Participating in a Way of Life

Participating in a Way of Life

This past week I participated in an interfaith dialogue hosted by the Armenian Orthodox Church. Participants included several denominations of Orthodox churches including the Greek and Romanian Orthodox Churches. One Mennonite, several Roman Catholic representatives and a couple of people from the Hare Krishna community. We were asked to talk generally about our particular tradition or religion and be able to answer any questions from other members.  

The conversation was rich and diverse. We covered topics ranging from our particular understanding of the Holy Eucharist, what it means to love our neighbour including several questions about the Queen and her relationship to the Anglican Church and the recent conversation and debate on the Marriage Cannon. Needless to say, by the end of the day I was exhausted.  

Through this conversation I learned that even within our own Christian religion there is tremendous diversity and opinion on all the above topics and more. What I learned and highlighted in my own presentation is that Christianity, when at its best, is a way of life modeled after the life of Christ. This does not mean to say that just because we believe in Jesus, that everyone needs to believe in Jesus. This is where our gospel today has gotten us into trouble before, where we assume the words of John’s gospel in a literal manner and try and apply them to others. Rather for me, the important message is highlighted again in our reading from Ephesians, is that for those of us who follow Jesus, we are called into a “way of life” (Eph. 2: 10).  

Living in a ‘way of life’ immediately gives the impression that things are not as clear as black and white. But rather there is more grey and ambiguity than we first realize. We know this all too well in our daily lives. We know that our best made plans often don’t turn out the way we expected. We know, from painful experience that there are times, many times, when we get the short end of the stick and moments when we hurt others and are hurt ourselves. Following a way of life means that we learn through painful experience what it means to be forgiven and to forgive.  

Living a way of life is messy where the way forward is not ever clear and our own morals and beliefs are constantly being tested in countless ways.  

Living into this way of life, a life that is messy and ambiguous means we lead a life modeled after Jesus. But what does that mean to believe in Jesus and model our lives after him?  

In part, believing in Jesus is to be able to express and believe in the Incarnation of the Word made flesh, where God comes to us in our world in the person of Jesus. A big sentence I know. But what this means is that we believe that God is in our world, as broken and flawed as it may be. We believe that God is in our world living and working through people like you and me. We are the hands that God uses. We are the feet that God uses every day. We believe this, because we believe that we are all made in the image and likeness of God.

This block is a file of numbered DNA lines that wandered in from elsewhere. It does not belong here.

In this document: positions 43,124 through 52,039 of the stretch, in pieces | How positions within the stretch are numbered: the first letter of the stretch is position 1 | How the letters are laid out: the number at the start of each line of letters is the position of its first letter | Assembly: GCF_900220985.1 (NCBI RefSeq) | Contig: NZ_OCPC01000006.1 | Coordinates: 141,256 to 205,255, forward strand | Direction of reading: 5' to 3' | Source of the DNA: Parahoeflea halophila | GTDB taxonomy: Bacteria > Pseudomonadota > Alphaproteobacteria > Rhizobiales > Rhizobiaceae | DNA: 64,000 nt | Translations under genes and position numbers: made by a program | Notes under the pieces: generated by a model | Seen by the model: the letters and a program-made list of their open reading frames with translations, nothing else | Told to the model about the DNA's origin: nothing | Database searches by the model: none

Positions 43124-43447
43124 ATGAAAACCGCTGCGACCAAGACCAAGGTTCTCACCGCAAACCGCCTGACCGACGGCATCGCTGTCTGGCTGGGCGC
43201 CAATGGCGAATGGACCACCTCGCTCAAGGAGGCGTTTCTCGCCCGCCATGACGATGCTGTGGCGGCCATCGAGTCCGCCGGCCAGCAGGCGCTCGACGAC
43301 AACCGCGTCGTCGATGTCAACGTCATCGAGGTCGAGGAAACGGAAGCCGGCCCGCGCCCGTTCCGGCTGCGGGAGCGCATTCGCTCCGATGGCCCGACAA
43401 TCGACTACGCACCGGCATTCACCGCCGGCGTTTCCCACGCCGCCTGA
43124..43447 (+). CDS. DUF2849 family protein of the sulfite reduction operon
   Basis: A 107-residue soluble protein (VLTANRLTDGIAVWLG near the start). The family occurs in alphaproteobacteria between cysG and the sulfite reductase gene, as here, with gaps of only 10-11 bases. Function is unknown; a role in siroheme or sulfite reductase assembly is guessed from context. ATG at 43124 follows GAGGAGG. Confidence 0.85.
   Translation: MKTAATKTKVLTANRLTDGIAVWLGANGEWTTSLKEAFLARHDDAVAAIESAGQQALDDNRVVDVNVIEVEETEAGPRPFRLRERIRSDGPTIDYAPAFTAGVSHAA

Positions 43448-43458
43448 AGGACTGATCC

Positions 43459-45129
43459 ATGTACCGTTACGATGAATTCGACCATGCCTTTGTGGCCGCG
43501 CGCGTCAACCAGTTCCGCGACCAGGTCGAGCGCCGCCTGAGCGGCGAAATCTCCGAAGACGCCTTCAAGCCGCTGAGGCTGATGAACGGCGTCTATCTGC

This, at face value can be overwhelming. It is hard to imagine how we can live the ideal life called for by our faith. This is why I like this passage from Paul’s letter to the Ephesians. Paul reminds the faithful that:  

“by grace you have been saved through faith, and this is not your own doing; it is the gift of God - not the result of works, so that no one may boast. For we are what he has made us, created in Christ Jesus for good works, created beforehand to be our way of life” (Eph 2: 8-10).  

Paul says, because we are created in Christ our work becomes our way of life. Yes we will always find ways to get it all wrong. Perfection is not the goal. Rather we are invited to live into and accept the grace given to us by God. Grace, that marvelous gift from God, is what saves us. Grace means while we make mistakes, we will always have an opportunity to do better. Accepting God’s grace means that we are loved by God completely and unconditionally and we are saved by God.  

Notice, there is nothing about deserving grace, or the criteria by which we receive grace. Grace is a gift from God freely given from the moment of our birth, the same way we love our children, God loves us.   It is easy and even cathartic at times to linger on how we have been wronged or the weight of the burdens and responsibilities placed on us each day. Complaining is easy. Rather, what Paul urges us to consider, is to live each day basking in the grace we have received as a gift and to bring an attitude of grace to all our daily work. I am willing to bet, that when we do this, we enter into a deeper, more meaningful relationship with God and our neighbour. We may find, quite quickly that a life lived in grace, is contagious where others begin to see and realize the out pouring of grace from us that is a gift from God.

We can live as a people waiting for the bottom to fall out of our lives or we can live as a people saved. I pray that we live as a people saved, where we have received grace upon grace that is totally undeserved, but given anyway because of the love God has for us.